For many years I lived a Tale of Two Cities, maintaining homes – kitchens – in both Osaka and Tokyo. During that time I discovered the pleasures of manganji tōgarashi, a mild, tender capsicum with an earthy-rich aroma. A specialty of nearby Kyoto, the pepper thrives on strong sun and occasional heavy rains -- and that is exactly what the entire Kansai area (Kyoto, Nara, Osaka) had plenty of this summer! The peppers appear in local markets – and thankfully in Tokyo, too – as summer wanes and everyone eagerly anticipates aki no mikaku (autumnal delicacies) at table.
Amenable to a variety of cooking methods, one classic manganji tōgarashi preparation includes skillet-roasted peppers showered with smoky katsuo-bushi flakes. It makes a fabulous nibble to accompany well-chilled dry saké, or wine.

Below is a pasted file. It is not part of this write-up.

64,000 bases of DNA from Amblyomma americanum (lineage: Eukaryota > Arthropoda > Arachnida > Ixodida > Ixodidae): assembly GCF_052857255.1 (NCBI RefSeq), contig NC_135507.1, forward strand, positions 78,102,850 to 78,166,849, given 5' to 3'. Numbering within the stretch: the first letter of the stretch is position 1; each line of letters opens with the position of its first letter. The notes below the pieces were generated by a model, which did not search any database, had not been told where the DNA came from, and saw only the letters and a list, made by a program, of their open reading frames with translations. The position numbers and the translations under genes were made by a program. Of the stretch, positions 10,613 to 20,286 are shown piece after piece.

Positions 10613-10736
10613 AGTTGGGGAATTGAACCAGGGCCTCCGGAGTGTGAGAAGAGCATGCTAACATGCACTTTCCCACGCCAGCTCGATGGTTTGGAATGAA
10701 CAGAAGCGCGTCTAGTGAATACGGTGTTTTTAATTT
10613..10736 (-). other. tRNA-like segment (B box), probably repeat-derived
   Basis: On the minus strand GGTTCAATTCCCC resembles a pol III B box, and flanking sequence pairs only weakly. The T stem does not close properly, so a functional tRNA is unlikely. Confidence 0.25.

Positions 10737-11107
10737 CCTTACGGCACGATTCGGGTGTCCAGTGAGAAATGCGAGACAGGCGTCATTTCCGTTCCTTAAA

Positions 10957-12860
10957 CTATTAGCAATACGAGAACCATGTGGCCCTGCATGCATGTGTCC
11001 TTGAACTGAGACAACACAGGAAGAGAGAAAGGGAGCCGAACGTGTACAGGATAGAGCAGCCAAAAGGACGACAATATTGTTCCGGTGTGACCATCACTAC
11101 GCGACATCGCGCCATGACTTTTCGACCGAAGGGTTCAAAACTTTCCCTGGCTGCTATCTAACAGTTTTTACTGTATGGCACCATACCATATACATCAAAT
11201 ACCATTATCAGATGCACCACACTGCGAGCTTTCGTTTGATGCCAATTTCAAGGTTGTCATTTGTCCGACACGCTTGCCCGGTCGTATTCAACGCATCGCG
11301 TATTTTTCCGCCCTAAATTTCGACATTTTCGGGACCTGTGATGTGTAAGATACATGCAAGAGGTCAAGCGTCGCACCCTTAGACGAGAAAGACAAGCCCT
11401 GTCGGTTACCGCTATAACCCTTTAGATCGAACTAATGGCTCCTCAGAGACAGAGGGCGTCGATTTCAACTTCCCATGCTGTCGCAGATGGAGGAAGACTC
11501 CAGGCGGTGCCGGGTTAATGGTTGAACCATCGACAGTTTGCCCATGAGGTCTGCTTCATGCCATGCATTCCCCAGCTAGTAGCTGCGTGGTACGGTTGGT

Believed to have originated in South America before spreading rapidly about the globe, capsicums (peppers) were probably introduced to Japan with the Portuguese missionaries in the 16th century. The oldest documented varietal in Japan, an annual called Fushimi ama, or "sweet," was developed in the kitchen gardens of feudal lord Toyotomi Hideyoshi's Fushimi Momoyama castle.
Named after the area near Maizuru City (Kyoto) where the varietal was developed, Manganjitōgarashi are a relative newcomer in the world of chili pepperdom. About 90 years ago, Japanese growers created this hybrid from their native Fushimitōgarashi (a slender, slightly incendiary capsicum), marrying it to the bulbous and sweet, California Wonder bell pepper.